Dec 20

For most people it’s a dream to live one day in their own house, which they paid off with their own hard-earned money. Mortgage Rates lock you in the Rat Race for a long time

Depending on where you live and how high your demands and your income are, this can actually result in you paying off a bank loan over the next 10-20 or even 30 years. After which you practically *own* the house (before it was actually owned by the bank). And after which you probably start spending again (during probably as well), as even the best build quality deteriorates over time and needs upgrades, re-invest or maintainance.

So why pay off for your own house then? Why live and work many years of your life for owning a house?

The internet is full of sites, praising the advantages of home ownership compared to rented homes. Just google for ‘rent or buy your own house’. There are plenty of reasons, which are stated usually by banks, housing development companies, consultants, real estate brokers and other beneficiaries of you as a house buyer:

  • Tax Savings (not applicable in all countries)
  • Tax Free Profits (some countries apply home speculation taxes; but rules vary from country to country)
  • Leverage with ‘Other People’s Money’ (effectively bank’s money)
  • It’s yours – you own it!
  • Value of property can only go up
  • In the long run you save money, because you don’t spend on rent

But what is the rush with buying a house for yourself? Except you know already, that you want to stay in that area for the next 30 years. A great comparison table of Buying vs Renting, you can find here.

And here are some reasons against buying your own house:

  • Real Estate Markets are overvalued (at least in the US, Australia and some parts of Western Europe)
  • You will be in debt for a long time, basically living and working to pay that debt off (The Rat Race)
  • Long commitment of monthly payments, possibility of bankruptcy, if you lose your job or source of income
  • You could invest your money better in other investments with better long-term returns (stocks, funds, bonds, etc.)
  • You will anyway inherit your parents house one day
  • Hidden additional costs, like
    • Closing costs
    • Interest on your mortgage
    • Property taxes
    • Property Insurance
    • Private Mortgage Insurance (if your down payment is less than 20%)
    • Maintenance
    • Inflation

If you must own a house, why not buying it to rent it out to someone else?

By doing that you effectively create an income stream for yourself, instead of spending money, which you don’t even own yet.

Eskimo Igloo Mortgage for World TravelersAs an aspiring World Traveler, you might even want to consider the following reasons, why buying your own house back in your country of origin could be no-no:

  • Cost of living (and costs of property) is cheaper elsewhere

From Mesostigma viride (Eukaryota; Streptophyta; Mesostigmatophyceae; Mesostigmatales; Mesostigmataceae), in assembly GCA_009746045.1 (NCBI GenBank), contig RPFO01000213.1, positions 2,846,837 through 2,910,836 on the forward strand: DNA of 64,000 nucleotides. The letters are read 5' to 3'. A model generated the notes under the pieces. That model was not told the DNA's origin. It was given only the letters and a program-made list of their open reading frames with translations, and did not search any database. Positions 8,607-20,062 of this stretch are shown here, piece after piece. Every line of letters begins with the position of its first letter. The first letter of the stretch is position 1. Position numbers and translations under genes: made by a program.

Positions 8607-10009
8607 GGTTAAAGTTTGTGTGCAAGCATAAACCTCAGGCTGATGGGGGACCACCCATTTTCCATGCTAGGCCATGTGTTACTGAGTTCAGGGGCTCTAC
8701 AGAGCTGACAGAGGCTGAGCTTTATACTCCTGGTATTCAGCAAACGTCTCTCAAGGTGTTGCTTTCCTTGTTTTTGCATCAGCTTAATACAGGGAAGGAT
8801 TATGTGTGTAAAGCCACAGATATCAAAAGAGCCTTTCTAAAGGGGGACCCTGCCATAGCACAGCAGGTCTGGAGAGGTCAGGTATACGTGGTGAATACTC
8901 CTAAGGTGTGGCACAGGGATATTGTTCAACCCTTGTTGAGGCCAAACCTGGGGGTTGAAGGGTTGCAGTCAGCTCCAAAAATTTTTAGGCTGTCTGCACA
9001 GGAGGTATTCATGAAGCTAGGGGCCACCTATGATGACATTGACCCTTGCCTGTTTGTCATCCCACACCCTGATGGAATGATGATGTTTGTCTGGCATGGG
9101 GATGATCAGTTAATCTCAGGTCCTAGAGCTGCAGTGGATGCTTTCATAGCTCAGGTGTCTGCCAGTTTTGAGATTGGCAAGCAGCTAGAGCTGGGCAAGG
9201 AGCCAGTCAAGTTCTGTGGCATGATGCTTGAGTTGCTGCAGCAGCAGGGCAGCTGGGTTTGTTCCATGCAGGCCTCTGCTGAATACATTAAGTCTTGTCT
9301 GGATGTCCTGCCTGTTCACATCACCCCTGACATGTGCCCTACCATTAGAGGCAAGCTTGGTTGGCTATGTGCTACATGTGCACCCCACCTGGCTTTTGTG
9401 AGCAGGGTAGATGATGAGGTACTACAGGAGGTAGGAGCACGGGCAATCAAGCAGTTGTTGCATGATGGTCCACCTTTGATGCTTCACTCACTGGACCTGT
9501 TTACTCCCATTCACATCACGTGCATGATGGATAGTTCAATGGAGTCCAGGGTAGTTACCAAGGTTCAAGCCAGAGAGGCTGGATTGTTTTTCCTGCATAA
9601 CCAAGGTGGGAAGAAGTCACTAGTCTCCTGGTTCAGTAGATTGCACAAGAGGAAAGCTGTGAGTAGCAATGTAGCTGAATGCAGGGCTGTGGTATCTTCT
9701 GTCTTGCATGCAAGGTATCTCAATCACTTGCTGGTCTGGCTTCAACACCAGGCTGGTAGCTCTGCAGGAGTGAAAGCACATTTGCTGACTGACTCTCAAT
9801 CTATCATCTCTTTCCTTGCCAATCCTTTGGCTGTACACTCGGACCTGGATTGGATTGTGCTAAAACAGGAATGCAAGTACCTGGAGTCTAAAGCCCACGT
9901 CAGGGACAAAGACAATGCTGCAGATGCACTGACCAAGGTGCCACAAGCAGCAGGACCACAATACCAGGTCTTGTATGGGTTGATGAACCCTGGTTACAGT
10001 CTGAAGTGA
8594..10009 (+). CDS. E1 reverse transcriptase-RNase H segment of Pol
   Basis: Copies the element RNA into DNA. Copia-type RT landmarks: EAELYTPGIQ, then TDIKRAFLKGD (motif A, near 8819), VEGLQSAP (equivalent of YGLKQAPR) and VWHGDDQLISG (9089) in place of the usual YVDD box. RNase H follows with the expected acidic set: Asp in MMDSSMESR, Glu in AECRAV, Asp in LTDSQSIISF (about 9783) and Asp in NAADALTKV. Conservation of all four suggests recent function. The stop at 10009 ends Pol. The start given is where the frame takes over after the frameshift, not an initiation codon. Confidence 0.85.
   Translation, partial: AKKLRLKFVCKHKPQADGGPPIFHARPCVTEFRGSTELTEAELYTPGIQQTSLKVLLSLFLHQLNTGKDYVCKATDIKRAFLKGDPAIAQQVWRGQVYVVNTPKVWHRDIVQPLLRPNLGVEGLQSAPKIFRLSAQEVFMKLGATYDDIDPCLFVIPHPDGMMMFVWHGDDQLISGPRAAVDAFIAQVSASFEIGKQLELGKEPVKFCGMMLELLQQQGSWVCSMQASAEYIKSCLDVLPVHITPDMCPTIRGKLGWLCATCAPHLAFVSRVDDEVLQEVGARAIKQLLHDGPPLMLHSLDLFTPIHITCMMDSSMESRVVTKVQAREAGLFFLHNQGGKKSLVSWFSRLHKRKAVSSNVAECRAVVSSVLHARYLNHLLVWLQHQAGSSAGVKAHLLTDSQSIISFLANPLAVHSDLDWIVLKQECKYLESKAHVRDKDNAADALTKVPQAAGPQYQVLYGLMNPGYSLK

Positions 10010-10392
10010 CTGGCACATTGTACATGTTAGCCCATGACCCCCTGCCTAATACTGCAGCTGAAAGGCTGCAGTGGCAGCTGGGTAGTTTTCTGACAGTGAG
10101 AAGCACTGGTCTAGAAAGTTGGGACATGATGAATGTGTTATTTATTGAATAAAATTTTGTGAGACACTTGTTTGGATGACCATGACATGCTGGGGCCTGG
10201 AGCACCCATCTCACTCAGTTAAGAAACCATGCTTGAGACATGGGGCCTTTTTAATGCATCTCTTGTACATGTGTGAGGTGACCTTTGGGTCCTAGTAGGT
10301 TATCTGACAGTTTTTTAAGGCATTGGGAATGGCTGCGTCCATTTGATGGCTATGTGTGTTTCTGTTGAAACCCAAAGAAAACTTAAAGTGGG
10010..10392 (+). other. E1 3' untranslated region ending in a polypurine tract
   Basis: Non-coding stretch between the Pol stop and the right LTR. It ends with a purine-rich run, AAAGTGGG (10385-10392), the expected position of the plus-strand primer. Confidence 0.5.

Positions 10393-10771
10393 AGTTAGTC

• Property prices in industry countries are already incredibly high, why buy overpriced property for yourself?
  • With your strong currency (Dollar, Euro, Yen etc.) you can get more ‘bang for the buck’ in lower-cost countries in Latin or South America or Asia
  • If your owned property is rented out, you can earn an income stream, which could finance your life abroad
  • If your rented house needs maintenance or serious investment, you simply call your landlord or move on
  • Renting your own accomodation ensures your independence and flexibility – meaning: if you get bored with the location you are in – you can move on easily
  • You don’t want to be caught in the Rat Race forever
  • You don’t want to stare at the same walls and neighbors forever
  • You don’t need to prove to your neighbour (friends, family, colleagues,…) that you can own a bigger house than they do
  • You don’t want to worry about maintenance, security, termites, burglars, an overvalued housing market or other catastrophes, while you are traveling
  • You are happier with less!

All in all, it surely comes out to personal preference. After all real estate is a local matter. What matters is the market you are in, where you have the most in-depth knowledge and the most to gain or to lose. If you still don’t know, if to buy or to rent, here is a suggestion:

Flip a coin. If you’re disappointed with the result, then you know the real answer.


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written by Chris

14 Responses to “Why it doesn’t necessarily pay off to buy your own house in the US, Australia or Europe”

  1. KuanyinNo Gravatar UNITED STATES Says:

    You have a very professional, well-designed, interesting and informative blog. I’m impressed.
    Brightest Holiday Blessings!

  2. dodong floresNo Gravatar PHILIPPINES Says:

    What an analysis! You’re assessment seems funny yet are practical and realistic scenarios one needs to ponder about. I enjoy reading your blog will come back here the next occassion… Thanx for sharing great ideas…

  3. MaltinNo Gravatar UNITED STATES Says:

    You are so right !!! I have several properties in US and some in my country. I have concluded that the “american Dream” of ownining your house is just not the best financial move you can make. You may feel proud to have a picture perfect house (for wich you have to be enslaved most of your life) paying for everything you say, plus I would add furnishings, Improvements, insurance and worst: expenses to buy, sell or refi. Nowadays there is not even a warranty to sell at a higher price !!!. What an illusion. Rent and invest the rest. Be a landlord, is more fun, you really make money and you own your destiny.

  4. Is a Nomadic Lifestyle for you? | nomad4ever UNITED STATES Says:

    […] Why work your back off to buy a Porsche, 2 houses and tailor-made suits; when you can drive an old used Motor-Scooter in a beautiful surrounding, rent a small but cozy flat and sit in flip-flops and shorts at the Perfect Beach, thus avoiding Monday Morning Blues forever? If you tend more to the latter, you can have it. If you want to own all the riches – you can have it as well. It’s all up to you! But make your choice early! […]

  5. Attitude UNITED STATES Says:

    […] Why work your behind off to buy a Porsche, 2 houses and tailor-made suits when you can drive an old used motor-scooter in beautiful surroundings, rent a small but cozy flat and sit in flip-flops and shorts at the Perfect Beach, thus avoiding Monday Morning Blues forever? The choice is yours! But make your choice early! […]

  6. Essential Tips For Self-Sustainable or Permanent Travel | nomad4ever UNITED STATES Says: